Article in Journal ()
Leaver M & George S (2000) A cytochrome P4501B gene from a fish, Pleuronectes platessa, Gene, 256 (1-2), pp. 83-91.
Tetrapod cytochrome P4501 family (CYP1A1, CYP1A2 and CYP1B1) enzymes are most active in hydroxylating a variety of environmental contaminants including polyaromatic hydrocarbons (PAH), planar polychlorinated biphenyls and arylamines and thus play a pivotal role in the toxicology of these compounds. Mammalian CYP1A1 and CYP1A2 genes appear to have diverged after the evolutionary emergence of mammals, whereas fish species apparently possess only one CYP1A family gene, and fish CYP1A enzymes exhibit properties of both of the mammalian isoforms. We have isolated a further CYP1 family gene from a marine flatfish (plaice; Pleuronectes platessa), which, on the basis of exon organisation and sequence similarity, can be assigned as a piscine CYP1B. Its deduced amino acid sequence shows the closest (54%) identity to mammalian CYP1B1 proteins and, on the basis of molecular modeling studies, shows a high degree of positional and structural conservation of the substrate contacting amino acid residues in its putative active site when compared to other CYP1 enzymes. Phylogenetic analysis of fish and mammalian CYP1 family sequences indicates that the plaice CYP1B and mammalian CYP1B1 genes share a common ancestry. Plaice CYP1B has a more restricted tissue expression profile than the previously isolated plaice CYP1A, only being detectable, by Northern blotting, in gill tissue. In contrast to CYP1A, which shows extensive PAH-dependent induction in a variety of tissues, plaice CYP1B appears unresponsive to treatment with a prototypical PAH-type inducer, β-naphthoflavone (BNF).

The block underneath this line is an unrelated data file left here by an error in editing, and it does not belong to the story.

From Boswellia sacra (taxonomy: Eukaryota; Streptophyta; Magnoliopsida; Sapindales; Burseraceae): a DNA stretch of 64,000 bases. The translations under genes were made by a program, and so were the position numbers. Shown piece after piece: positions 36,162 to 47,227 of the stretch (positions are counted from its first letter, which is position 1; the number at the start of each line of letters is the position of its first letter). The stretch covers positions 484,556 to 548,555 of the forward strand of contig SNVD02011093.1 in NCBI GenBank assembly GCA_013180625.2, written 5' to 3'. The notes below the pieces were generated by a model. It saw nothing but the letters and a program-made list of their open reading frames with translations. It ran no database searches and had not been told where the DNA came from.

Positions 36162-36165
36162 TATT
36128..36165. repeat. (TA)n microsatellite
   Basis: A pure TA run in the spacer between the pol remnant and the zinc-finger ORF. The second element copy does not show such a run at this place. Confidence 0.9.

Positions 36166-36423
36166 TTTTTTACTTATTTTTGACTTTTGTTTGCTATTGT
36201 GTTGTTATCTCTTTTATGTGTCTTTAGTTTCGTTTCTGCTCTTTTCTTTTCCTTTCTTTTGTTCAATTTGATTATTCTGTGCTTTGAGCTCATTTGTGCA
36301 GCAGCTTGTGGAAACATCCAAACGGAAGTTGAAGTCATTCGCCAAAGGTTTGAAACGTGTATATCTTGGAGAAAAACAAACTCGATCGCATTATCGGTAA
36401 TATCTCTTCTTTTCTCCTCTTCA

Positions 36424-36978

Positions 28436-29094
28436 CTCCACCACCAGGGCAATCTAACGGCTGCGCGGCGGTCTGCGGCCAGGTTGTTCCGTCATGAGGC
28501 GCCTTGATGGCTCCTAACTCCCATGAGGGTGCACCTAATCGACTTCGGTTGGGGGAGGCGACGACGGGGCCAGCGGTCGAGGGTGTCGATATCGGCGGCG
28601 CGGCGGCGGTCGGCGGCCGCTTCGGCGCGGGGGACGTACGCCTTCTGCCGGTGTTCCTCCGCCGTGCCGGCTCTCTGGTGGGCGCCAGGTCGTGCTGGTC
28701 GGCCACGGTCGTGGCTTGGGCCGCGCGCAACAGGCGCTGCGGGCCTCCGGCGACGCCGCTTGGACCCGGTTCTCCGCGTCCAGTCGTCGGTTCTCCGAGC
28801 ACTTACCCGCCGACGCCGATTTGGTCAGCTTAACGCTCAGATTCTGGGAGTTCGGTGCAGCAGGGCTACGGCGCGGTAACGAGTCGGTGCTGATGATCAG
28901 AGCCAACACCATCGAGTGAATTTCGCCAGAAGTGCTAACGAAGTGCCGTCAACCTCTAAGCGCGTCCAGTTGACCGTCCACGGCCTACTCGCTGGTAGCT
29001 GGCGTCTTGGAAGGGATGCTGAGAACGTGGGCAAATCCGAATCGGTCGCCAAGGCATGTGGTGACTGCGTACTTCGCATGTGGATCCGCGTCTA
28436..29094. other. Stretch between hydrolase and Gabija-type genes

carcinogens; CYP1A1; flatfish; pollution; polyaromatic hydrocarbon
|Authors||Leaver Michael, George Stephen|
|Publication date online||25/10/2000|
Gene: Volume 256, Issue 1-2 (OCT 3 2000)